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New York Times given 24 hours to pull down gory images and apologize to Kenya

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  • The Media Council of Kenya has said the New York times must pull down a horrific photo showing bodies of those killed in the Riverside attack.In a strongly worded letter on Thursday, the MCK called out the American media house over what it termed as a disrespectful, appalling and reckless publication.

    “The MCK vehemently disagrees with your publication’s position that the objectivity of showing gory images of dead bodies from the attack is meant to give readers a clear picture of the horror of such acts,” the statement reads.

     

    The Media Council of Kenya has also issued a 24-hour ultimatum to the New York Times to pull down the image and issue an unreserved apology, further warning that ‘relevant action’ will be taken in the event they fail to do so.

    The deadline stated on the letter signed by Mr. David Omwoyo Omwoyo, the MCK Chief Executive Officer and Secretary to the Board, is January 21, 2019.

    MCK is the body that sets standards for journalists working in Kenya.

    According to the council,  the New York Times was unprofessional when they published the photo as it amounts to glorifying and parading the “success” of the terror attacks.

    The letter dated January 17, 2019 further adds that despite calls from Kenyans and other citizens from around the world, the photo still remains on their article about the Riverside attack which is causing further anguish and grief to the affected families.

    This comes a day after the picture elicited a huge outcry particularly on social media platforms with calls for NYT to take down the photo.

    On Thursday, the Media Council of Kenya took a step further, quoting its Act No.46 of 2013 Clause 10 (2) that states: “Publication of photographs showing mutilated bodies, bloody incidents and abhorrent scenes shall be avoided unless the publication or broadcast of such photographs will serve the public interest.”

    The same Act goes on to say: “in cases of personal grief or shock, inquiries shall be made with sensitivity and discretion.”

    MCK CEO David Omwoyo

     

    Kenyans had, on Tuesday, taken their grievances online over the media house’s insensitivity in publishing gory images on their publications.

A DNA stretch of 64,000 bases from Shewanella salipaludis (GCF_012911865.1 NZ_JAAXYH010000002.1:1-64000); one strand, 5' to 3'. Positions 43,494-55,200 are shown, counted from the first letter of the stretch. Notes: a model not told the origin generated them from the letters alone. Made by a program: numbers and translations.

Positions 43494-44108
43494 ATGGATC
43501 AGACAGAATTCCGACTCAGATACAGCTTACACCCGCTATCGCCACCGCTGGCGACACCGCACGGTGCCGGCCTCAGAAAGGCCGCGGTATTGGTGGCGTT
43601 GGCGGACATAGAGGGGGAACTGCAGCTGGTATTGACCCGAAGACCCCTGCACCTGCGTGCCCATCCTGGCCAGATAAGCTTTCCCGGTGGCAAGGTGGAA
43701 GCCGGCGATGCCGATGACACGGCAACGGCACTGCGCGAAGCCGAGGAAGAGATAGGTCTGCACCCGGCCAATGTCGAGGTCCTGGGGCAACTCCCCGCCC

“Take note, in the event the images are not pulled down within 24 hours as requested, MCK will initiate relevant action against your publication not limited to revocation/suspension of accreditation of journalists working with New York Times in Kenya. You are hereby required to inform the council of your action within 48 hours and not later 21st January 2019,” concluded the letter.

    Statement from MCK
    Source:  -Citizentv.co.ke

READ ALSO:   Sorry we can't pull down the gory photos, NY Times tells Kenyans
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Africa

Remains of victims of Ethiopian Airlines crash flown home

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The remains of thirty-two Kenyans who perished in the tragic Ethiopian Airlines Flight 302 plane crash on March 10, 2019, have been flown to Nairobi today.

An Ethiopian Airline plane carrying the fragments of the deceased landed at the Jomo Kenyatta International Airport on Monday morning.

The remains arrived in specialised caskets and a brief function was held after arrival. Only close family members are to be given the caskets bearing the fragments.

The bodies were severely damaged beyond recognition prompting Ethiopian Airlines to consider DNA analysis to identify their remains.The 32 victims are among 157 people who were killed in the plane crash at Bishoftu town, shortly after taking off to Nairobi.

It is after the International Police through its Incident Response Team revealed on September 12, 2019, that it had successfully identified the 157 passengers who boarded the plane.The team declared the exercise a success saying “six months on after the plane crash, every single victim has been successfully identified.”

Family members of the victims of the Ethiopian Plane crash that killed 157 people from different nationalities visited the crash site to give their last respect and prayers to their departed one at Tulu Fera in Ejera. [ Maxwell Agwanda, Standard]

“The INTERPOL Incident Response Team (IRT) deployed following the crash of the Ethiopian Airlines plane in March has completed its task, assisting with the successful identification of all victims of the deadly disaster,” the Interpol noted on its website.It noted that the identification exercise was prompted by a request from the airlines’ company.